Their first attempt at doing that fails due to an accident almost killing Nick at the same time. But the tension is there, suspicions arise and the idea of killing him cannot be un-thought. After returning from the hospital he announces to sell the petrol station to move back to his family and look after them. Cora considers the petrol station her carreer and her chance to a good life and hence the killing takes place anyway in a faux car accident which arises all sorts of suspicions.
This takes the affair to court with a sneaky lawyer starting to play his game, staging a conflict between Frank and Cora but managing to get them both out it free. Unfortunately Cora dies a bit later in yet another car crash and this time they ‘get’ Frank for it, even though he didn’t crash the car on purpose.
Of course the whole ‘moral’ aspect of the story is a bit lame but the way they build the story is quite cool.
Also continuing to watch Emir Kustirica films, I indulged in his 1998 Black Cat, White Cat (somehow the distinct cat genders are lost in the English version of the name…) [a.k.a. Schwarze Katze, weißer Kater, a.k.a. Crna mačka, beli mačkor, IMDB, Wikipedia].
Just like his other films it’s a wild and complex tale from south-eastern Europe. Everybody is at least a part-time criminal, dealing with other criminals all the time, some of them being considerably better than others. The less successful ones, try cheating and lying, making themselves even bigger victims of their more successful neighbours because they ‘owe’ them even more than they did before.
To pay off one of those debts Matko’s son Zare has to marry the midget daughter Afrodita of the successful and exuberant Dadan. It will be a big party and it will not be postponed by such details as Matko’s father dying. Hence there’s a feast with a couple who don’t want to marry one another, loads of presents, a dead guy on the attic, and the obligatory brass band playing. And somehow in the chaos they still manage to find to a happy end, real love and all that.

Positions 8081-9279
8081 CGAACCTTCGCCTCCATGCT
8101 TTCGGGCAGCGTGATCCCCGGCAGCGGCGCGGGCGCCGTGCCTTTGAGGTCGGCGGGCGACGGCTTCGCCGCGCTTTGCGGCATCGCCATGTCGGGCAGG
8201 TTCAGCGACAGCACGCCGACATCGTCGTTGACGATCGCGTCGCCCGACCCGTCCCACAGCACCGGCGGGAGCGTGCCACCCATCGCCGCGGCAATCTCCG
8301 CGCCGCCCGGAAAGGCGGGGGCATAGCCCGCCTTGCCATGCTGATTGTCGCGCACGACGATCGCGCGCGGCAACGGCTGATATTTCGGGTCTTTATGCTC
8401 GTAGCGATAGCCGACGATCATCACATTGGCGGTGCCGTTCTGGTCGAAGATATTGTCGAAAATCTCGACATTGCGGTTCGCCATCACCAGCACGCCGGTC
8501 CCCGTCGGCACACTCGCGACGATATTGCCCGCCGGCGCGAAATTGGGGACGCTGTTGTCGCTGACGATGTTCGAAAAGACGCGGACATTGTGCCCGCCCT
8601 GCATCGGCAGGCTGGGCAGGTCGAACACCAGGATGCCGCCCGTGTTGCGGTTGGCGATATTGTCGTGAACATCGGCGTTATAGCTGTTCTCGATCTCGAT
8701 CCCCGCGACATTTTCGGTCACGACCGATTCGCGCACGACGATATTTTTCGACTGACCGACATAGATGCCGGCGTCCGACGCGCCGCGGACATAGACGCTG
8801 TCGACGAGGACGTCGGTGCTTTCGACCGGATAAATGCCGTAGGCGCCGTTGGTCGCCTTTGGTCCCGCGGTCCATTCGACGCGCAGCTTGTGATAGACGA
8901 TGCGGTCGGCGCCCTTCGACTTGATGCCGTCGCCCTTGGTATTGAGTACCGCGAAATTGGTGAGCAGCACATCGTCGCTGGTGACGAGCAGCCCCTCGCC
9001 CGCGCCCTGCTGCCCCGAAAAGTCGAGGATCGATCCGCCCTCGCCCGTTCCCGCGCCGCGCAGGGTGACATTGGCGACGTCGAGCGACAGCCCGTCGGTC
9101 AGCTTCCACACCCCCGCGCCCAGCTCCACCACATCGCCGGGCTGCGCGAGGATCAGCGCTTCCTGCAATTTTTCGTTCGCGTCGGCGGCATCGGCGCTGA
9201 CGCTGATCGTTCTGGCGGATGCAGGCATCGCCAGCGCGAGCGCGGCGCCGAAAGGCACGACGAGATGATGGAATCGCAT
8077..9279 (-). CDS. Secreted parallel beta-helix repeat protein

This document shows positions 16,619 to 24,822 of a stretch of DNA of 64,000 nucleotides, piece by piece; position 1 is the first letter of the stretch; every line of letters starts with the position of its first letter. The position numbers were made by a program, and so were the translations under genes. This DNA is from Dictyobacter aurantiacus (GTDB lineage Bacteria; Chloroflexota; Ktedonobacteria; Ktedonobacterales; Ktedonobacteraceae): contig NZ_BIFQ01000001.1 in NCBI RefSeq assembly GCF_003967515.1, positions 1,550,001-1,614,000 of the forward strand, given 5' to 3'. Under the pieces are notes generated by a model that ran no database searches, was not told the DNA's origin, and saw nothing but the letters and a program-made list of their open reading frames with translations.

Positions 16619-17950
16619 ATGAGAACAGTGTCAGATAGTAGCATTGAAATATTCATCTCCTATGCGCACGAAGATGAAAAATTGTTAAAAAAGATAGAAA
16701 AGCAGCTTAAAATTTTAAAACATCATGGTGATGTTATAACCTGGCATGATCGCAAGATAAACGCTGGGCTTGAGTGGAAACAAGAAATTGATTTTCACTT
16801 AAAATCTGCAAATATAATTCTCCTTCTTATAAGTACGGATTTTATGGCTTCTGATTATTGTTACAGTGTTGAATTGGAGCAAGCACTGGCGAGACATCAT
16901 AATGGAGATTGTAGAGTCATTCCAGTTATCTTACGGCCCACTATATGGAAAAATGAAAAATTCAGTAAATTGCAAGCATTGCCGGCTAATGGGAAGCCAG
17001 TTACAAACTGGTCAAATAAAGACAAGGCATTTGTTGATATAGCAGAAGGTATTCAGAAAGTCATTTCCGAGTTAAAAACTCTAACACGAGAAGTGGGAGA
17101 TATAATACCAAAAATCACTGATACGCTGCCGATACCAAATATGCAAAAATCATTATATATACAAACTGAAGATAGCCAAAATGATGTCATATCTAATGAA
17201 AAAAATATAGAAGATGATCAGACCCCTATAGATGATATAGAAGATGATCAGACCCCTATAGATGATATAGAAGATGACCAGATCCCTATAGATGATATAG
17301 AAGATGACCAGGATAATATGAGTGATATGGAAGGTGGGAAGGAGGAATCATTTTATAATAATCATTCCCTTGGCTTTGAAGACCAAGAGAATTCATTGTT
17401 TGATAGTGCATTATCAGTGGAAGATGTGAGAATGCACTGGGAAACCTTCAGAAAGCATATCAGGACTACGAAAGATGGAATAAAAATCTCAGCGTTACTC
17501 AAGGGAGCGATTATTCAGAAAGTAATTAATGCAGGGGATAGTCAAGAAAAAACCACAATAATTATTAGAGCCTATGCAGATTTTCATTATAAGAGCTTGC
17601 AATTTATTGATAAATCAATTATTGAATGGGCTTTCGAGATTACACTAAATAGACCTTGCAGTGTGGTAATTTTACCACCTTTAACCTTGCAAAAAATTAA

While this film may not be as refined as Underground, it’s still amazing how many stories it keeps going (and messing up) and how many sweet little details it manages to set up and revisit. Even at a length of two hours, it isn’t boring at any time.
I have watched my fair share of Star Trek episodes and probably seen most of the films. But I won’t consider myself ‘trekkie’ in any way and suspect trekkie people would laugh at my feeble skills at distinguishing aliens and so on. I thought the latest Star Trek film was nice in that it picked up the first Star Trek TV series and it characters. Somehow their unsophisticated attitude and the simple idea that you could just go out and beat up some aliens while others comment ‘fascinating’ made entertaining television.
Some of these aspects were cleverly inserted in the latest Star Trek film [IMDB], but I found all the gloss of it - particularly the constant fake lens flare - rather unnerving. Yes, they probably did everything ‘right’ in someone’s book. No, that doesn’t make it a good film.
And don’t even get me started about all the alternate timeline rubbish. Some people seem to consider it ‘clever’, to me it mostly seems too dumb to come up with an actual story, particularly in the ‘sci-fi’ genre.